Robin Munro, Senior Writer—Today, we visited a beautiful orphanage in Northern China – a place full of color and life. Each room opened onto another group of faces – curious, apprehensive, wide-eyed faces. Most of these children have special needs, conditions beyond which most birth families have the capacity to provide medical care – conditions like cleft lip and palate, CP, Down’s Syndrome, Spina bifida, feet and hand deformities, as well as a few cases of pneumonia.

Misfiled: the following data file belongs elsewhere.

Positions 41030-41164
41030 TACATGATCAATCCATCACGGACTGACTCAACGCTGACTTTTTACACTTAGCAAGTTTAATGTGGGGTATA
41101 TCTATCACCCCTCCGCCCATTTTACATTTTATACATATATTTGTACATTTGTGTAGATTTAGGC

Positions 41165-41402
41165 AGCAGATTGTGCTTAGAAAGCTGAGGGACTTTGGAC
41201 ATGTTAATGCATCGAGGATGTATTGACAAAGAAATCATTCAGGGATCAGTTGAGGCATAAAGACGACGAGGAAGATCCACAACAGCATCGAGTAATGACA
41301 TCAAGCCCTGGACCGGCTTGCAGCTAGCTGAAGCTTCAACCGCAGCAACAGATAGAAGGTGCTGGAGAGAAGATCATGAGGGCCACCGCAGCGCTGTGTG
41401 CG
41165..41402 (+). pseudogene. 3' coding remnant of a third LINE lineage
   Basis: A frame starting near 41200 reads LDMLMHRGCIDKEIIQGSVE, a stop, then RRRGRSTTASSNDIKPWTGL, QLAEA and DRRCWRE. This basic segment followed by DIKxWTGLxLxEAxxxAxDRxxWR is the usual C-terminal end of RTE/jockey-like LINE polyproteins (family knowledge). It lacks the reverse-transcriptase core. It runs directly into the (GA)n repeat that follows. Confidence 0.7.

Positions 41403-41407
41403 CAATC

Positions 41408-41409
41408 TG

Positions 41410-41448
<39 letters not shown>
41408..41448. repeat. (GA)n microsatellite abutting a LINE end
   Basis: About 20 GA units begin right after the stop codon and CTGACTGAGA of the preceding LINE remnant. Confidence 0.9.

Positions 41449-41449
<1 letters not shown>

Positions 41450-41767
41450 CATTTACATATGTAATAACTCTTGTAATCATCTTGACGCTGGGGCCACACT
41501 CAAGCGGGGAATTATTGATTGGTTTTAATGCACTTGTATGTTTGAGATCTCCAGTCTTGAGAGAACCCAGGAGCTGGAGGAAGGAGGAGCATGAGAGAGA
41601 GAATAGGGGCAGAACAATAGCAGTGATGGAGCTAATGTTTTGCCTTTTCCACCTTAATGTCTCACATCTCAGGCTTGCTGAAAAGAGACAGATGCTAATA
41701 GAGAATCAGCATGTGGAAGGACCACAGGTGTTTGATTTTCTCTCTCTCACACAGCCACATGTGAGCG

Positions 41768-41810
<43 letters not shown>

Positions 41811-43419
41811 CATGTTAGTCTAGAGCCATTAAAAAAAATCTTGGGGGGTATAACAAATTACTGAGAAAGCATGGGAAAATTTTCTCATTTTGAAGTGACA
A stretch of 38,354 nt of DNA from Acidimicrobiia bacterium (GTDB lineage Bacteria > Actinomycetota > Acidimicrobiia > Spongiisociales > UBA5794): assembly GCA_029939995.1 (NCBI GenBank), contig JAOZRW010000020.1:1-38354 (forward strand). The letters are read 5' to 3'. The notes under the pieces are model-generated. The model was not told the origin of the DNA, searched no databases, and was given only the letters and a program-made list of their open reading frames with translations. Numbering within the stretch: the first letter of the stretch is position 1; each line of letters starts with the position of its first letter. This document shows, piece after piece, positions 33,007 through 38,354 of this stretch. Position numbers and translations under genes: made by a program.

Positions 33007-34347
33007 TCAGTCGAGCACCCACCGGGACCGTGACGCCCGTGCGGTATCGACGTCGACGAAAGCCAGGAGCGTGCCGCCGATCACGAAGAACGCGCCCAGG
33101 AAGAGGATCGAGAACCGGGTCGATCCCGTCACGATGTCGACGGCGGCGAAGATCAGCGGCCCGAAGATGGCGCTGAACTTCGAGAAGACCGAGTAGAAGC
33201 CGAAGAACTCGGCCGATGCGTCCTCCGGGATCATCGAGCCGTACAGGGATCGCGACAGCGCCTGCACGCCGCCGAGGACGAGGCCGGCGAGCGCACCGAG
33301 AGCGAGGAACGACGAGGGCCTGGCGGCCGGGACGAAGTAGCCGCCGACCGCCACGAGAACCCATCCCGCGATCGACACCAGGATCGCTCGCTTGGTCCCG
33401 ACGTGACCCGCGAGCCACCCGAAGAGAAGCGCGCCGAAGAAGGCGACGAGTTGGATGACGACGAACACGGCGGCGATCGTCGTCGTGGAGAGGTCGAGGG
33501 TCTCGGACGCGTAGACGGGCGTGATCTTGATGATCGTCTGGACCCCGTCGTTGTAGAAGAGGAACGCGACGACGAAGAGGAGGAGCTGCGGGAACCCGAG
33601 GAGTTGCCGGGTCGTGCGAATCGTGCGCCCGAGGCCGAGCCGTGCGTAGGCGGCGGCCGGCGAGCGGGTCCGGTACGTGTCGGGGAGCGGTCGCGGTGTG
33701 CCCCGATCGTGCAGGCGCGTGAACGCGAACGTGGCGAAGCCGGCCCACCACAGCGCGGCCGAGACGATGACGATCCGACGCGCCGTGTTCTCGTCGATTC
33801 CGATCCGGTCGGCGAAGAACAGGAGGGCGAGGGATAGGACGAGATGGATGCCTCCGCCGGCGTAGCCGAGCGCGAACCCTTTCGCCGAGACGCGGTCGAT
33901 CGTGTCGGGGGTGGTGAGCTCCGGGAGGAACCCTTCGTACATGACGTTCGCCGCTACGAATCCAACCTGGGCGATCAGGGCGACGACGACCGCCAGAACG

In the first room we enter, metal barred cribs line the wall. In each, a child sits or lays, staring at the ceiling, the wall, or nothing in particular – into middle space. These children have some of the most severe conditions. Most don’t seem to notice our presence in the room – don’t jump up, or cry, or reach out to us. I walk over to one boy, who lifts his head when I touch his back. His head is swollen from Hydrocephalus, a condition in which water gets onto the brain. In some cases, this condition is minor and won’t interfere with the child’s life. But this boy’s condition is serious, says Sue Liu, the Beijing office manager. As I rub his back, he begins to smile. When I stop, he stares at me blankly. I gently touch him again, and his smile returns. Continue reading “Who do you see?”